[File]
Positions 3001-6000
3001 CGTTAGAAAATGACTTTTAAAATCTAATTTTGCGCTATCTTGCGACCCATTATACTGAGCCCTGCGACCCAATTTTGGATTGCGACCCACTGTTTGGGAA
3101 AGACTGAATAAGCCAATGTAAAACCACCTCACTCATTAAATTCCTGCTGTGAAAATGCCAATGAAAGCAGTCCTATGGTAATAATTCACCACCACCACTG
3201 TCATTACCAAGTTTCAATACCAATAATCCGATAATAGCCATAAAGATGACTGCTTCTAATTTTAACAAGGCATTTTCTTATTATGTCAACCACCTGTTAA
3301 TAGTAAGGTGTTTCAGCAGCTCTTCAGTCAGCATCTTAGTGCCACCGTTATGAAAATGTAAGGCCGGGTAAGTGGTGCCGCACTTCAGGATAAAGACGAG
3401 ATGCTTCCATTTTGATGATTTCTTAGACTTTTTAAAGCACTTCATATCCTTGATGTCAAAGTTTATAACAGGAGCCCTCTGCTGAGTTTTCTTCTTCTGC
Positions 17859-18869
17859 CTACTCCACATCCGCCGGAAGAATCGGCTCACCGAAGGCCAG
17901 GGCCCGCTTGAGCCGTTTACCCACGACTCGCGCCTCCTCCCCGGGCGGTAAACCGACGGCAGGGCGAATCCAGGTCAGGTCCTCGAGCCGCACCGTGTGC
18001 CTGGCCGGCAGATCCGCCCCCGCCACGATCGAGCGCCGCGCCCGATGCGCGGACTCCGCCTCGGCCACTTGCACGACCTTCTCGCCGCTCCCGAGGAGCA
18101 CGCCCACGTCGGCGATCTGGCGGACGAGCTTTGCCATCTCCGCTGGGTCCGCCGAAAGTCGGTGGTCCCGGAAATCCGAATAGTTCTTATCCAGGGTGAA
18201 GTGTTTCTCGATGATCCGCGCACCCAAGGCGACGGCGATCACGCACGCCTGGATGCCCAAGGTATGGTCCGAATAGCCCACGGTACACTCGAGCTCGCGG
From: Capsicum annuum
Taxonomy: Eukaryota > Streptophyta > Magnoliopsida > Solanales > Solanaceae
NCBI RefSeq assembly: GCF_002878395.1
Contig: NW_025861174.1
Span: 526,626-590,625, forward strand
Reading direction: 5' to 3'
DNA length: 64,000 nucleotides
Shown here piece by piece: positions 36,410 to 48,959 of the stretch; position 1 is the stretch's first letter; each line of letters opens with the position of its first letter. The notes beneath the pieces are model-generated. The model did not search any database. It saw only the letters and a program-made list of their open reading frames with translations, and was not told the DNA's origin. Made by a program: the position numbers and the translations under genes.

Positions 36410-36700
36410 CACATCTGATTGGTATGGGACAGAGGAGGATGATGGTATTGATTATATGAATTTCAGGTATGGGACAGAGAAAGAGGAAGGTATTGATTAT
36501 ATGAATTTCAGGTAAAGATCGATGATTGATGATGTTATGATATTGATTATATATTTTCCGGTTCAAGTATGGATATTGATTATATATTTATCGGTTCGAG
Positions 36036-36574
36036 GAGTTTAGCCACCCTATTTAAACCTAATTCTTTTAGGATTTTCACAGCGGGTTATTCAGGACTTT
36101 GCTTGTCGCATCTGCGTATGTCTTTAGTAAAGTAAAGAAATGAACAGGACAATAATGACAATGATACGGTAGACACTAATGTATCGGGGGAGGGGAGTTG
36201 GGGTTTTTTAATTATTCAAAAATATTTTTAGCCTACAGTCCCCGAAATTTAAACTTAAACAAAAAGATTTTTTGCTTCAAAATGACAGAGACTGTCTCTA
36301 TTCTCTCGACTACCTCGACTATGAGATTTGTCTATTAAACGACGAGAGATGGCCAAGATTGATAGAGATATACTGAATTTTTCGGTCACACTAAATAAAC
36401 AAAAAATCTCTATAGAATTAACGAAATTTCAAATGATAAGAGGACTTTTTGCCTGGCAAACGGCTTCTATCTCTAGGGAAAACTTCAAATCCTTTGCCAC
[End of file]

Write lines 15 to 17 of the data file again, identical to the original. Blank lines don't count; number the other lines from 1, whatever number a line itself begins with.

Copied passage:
NCBI RefSeq assembly: GCF_002878395.1
Contig: NW_025861174.1
Span: 526,626-590,625, forward strand